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Happy New Year, dear readers! The holidays are over, but this is being written while the TV broadcasts the lighting of the Rockefeller Center Christmas Tree. If you were looking for the best gift for a magician friend, would you choose a trick, book, or poster? Mike Caveney can help you with any of those and he Zoomed in to our club in November.  Most anyone in the magic world knows that Mike is a magician, historian, writer and publisher of books on the history and practice of magic. He’s published biographies on The Great Leon, Servais Le Roy, Harry Kellar, and Charles Carter. For Taschen Books he co-wrote a massive tome called “MAGIC 1400s–1950” which has been translated into six languages. He also has two new volumes, “Sawing” and “Classic Correspondence from Egyptian Hall Museum IV.”
You can learn about Egyptian Hall elsewhere, but the main points are that the American Egyptian Hall held the first SAM convention and in 2000 Mike and George Daily split the purchase of the collection of magic posters and treasures. Mike has retained the museum’s name and it’s housed in California where he lives with his wife (and magician) Tina Lenert.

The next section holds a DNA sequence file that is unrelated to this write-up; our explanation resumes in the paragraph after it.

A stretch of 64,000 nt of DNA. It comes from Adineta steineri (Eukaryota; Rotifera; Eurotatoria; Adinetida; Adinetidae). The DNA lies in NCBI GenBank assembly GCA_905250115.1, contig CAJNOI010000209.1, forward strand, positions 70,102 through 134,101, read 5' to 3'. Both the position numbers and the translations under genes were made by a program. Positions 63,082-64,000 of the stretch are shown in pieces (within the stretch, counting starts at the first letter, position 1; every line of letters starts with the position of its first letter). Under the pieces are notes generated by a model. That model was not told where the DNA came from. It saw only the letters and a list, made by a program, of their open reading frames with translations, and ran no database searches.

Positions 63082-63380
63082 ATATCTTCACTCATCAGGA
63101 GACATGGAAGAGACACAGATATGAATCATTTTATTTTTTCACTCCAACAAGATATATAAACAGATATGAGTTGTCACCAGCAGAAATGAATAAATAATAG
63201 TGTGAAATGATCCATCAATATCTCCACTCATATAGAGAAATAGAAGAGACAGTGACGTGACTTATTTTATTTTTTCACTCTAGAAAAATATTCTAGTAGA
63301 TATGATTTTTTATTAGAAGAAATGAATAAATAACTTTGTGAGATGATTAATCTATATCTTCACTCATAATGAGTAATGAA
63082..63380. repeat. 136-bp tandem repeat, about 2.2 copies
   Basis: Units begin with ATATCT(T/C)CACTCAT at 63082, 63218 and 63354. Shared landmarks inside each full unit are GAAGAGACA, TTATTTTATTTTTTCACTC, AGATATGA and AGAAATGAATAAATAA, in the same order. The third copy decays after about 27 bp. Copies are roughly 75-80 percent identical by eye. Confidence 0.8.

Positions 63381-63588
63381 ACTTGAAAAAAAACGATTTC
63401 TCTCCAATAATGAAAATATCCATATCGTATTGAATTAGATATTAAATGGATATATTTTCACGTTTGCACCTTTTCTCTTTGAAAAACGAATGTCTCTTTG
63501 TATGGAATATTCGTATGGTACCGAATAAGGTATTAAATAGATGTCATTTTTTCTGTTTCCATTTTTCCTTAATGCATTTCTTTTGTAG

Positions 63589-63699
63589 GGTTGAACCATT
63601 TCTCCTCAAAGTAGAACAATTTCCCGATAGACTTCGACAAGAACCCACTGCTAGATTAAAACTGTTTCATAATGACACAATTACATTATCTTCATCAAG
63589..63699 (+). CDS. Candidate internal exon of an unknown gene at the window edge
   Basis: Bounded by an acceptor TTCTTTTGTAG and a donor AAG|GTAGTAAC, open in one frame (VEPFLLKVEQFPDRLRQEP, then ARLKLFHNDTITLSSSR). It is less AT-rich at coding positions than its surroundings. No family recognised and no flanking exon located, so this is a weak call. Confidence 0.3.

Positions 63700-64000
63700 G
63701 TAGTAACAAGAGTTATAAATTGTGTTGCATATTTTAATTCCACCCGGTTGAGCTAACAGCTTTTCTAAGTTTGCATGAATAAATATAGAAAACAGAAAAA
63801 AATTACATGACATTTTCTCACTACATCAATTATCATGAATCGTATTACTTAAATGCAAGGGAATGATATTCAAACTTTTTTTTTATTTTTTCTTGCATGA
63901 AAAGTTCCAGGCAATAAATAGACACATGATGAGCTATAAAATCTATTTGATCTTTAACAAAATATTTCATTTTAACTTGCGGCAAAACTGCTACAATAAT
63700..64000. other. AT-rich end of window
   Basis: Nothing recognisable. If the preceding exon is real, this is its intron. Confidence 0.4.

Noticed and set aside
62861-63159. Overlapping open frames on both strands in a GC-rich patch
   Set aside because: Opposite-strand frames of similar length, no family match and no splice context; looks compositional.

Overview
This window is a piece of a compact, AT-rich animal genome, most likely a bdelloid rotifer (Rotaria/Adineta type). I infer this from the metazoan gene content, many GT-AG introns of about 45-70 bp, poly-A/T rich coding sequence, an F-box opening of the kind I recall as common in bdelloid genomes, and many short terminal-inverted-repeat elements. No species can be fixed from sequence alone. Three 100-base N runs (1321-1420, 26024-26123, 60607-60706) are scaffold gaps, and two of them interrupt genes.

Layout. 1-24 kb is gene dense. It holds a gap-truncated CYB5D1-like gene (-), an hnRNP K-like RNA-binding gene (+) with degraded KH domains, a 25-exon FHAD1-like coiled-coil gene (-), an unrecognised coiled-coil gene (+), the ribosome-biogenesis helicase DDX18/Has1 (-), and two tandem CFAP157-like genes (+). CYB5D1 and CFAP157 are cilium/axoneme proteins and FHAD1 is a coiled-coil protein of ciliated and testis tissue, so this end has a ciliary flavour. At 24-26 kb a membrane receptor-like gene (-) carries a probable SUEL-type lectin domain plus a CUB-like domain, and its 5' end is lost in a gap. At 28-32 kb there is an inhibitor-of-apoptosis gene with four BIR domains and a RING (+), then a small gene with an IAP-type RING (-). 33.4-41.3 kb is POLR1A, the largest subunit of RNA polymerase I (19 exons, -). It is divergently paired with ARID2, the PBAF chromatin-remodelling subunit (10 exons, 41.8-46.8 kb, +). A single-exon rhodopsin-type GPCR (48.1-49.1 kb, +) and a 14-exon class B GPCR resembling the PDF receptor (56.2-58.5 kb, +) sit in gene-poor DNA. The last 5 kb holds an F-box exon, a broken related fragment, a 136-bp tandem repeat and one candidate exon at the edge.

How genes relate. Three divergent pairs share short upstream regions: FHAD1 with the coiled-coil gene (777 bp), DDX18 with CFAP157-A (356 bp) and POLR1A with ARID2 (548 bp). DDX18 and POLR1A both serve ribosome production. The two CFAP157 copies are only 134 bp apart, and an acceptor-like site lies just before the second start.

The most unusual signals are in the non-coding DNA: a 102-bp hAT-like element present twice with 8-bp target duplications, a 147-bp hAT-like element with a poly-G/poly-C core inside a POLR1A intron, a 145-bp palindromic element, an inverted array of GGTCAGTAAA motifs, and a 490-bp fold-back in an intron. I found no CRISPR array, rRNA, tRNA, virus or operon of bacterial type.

Mike shared a story regarding a letter written by David Price to George Marquis, a magician, but unfortunately, a hopeless alcoholic. Mike’s books in his Classic Correspondence series are meticulously researched with references that are fascinating. They are tomes of history that should be read by all lovers of the magic craft.
Next we were treated to details of his book “Sawing.” Mike looked at countless newspaper databases and the archives of the Conjuring Arts Research Center. He talked to people who witnessed (I nearly wrote “saw”) PT Selbit and others’ versions. Mike was an assistant when Richiardi performed his buzzsaw illusion in New York City’s famed Felt Forum at Madison Square Garden. We learned about the various incarnations and the prominent names like Harry Blackstone Sr., Horace Goldin, and Lester Lake (who performed under the name Marvello).
Mike also shared his thoughts of the brilliance of David Copperfield’s version, the Death Saw. Thanks to Mike for a night not of tricks, but of magic history. 


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